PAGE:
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Old Line Spirits' Top Guns


There's a classic moment in the movie "Top Gun" when pilots Maverick and Goose land their fighter jet, high-five on the runway, and exclaim, "I feel the need … the need for speed!"  Well, former Naval Flight Officers Arch Watkins and Mark McLaughlin have felt the need … the need for mead!  

Arch_Mark.jpgOK, more specifically the need for whiskey.  They are the co-owners of Old Line Spirits, a craft distillery now up and running in Baltimore and offering small batch whiskey made of 100 percent malted rye.  McLaughlin stated, "Arch and I were friends in the Navy and lovers of fine whiskey.  We met on active duty.  We also spent time in the reserves.  In the reserves, we were in the same squadron.  So, we became closer friends then.  And now we're neighbors in Baltimore.  Arch really couldn't avoid me if he wanted to!"

Watkins added, "Mark went on to be a banker, and I was an engineer.  We enjoyed both careers to a certain extent.  But, at the end of the day, we wanted to own our own company and control the quality of a product going out the door.  That's what makes it fun for us to get up in the morning."

A few years back, the two met Golden Distillery founder Bob Stilnovich while on a trip to Seattle.  A fellow veteran, Stilnovich was on the verge of retiring.  So, a deal was struck to sell his recipes to Watkins and McLaughlin.  The two lived in Washington State for a time to master the art of distilling under the older man's tutelage.  When their apprenticeship was finished, they acquired Golden and moved the distillery to their hometown of Baltimore.

Watkins declared, "We both love the city and think there's lots of opportunity.  We found a great, 25,000-square-foot warehouse in Highlandtown that was actually perfect for turning into a distillery.  It had all the drains and the sprinklers.  It has a nice, 5,000-square-foot courtyard that we could turn into an outdoor space for events.  And there's easy access to I-95.

"Starting a distillery from the ground up is, of course, a very daunting endeavor.  Watkins stated, "It's not just the real estate side.  It's all of the regulations.  It's putting a product into bottles that people will want to drink.  Between the legal, the financial, the regulatory, the real estate, you kind of have to be a jack of all trades."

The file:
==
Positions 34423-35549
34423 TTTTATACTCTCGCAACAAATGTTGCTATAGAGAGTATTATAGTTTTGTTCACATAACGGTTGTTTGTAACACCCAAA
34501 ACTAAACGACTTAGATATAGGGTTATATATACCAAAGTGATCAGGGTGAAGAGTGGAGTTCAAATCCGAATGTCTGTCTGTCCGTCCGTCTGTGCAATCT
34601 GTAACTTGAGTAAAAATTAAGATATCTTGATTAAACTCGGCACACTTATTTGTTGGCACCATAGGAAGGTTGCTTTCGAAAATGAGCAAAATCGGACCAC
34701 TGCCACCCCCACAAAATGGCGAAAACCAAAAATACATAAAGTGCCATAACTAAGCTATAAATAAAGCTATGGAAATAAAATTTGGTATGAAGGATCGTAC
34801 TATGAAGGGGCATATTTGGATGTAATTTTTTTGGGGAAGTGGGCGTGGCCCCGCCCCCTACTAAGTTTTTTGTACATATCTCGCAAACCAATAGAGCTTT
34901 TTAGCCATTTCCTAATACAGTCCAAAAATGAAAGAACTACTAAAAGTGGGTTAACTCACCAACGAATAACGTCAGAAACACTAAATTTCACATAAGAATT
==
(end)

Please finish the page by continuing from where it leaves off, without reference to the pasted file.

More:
And there have been hard lessons to learn along the way.  The biggest?  McLaughlin replied, "You have to wait until a product is fully ready and fully mature.  Put it on the market then and only then.  Patience is really the best thing for a company in the long run."

Both have drawn on their time in the military to help them through the rough patches.  They agreed the Navy provided a more solid foundation for their new career than most would expect.  "With regards to the beverage industry," Watkins said, "we benefit from having the ability to plan effectively and set goals.  But when the rubber meets the road, no plan survives first contact with anything.  We spent a lot of time in the military planning missions, air strikes, and that sort of thing.  You can have a great plan, but then it pretty much disintegrates, and you have to adapt.  In this business, you are planning to the best of your ability and then your success depends on your ability to adapt to the reality of the marketplace."

And they have found a warm and welcoming industry for the most part.  "Well," Watkins laughed at a memory, "one of the first things someone in the business did ask me was, 'Does your wife have a good job?  She'll want to hold on to that!'"

But the more they talked to other distillers, the more assured they became.  McLaughlin commented, "From the producer side, what Arch and I've found is that we've become part of an incredible community of other distilleries, wineries, and breweries.  There's a real spirit of 'Let's help each other out!'"

Watkins concluded, "I don't think you could open a distillery in a better state than Maryland.  Maryland is a thirsty state.  The places that are opening tend to skew towards the higher end, which is great for craft.  But there are still a lot of corner bars out there that will love having a couple of our bottles for their customers."

Click Here to check out the entire article as it appeared in The Journal. 

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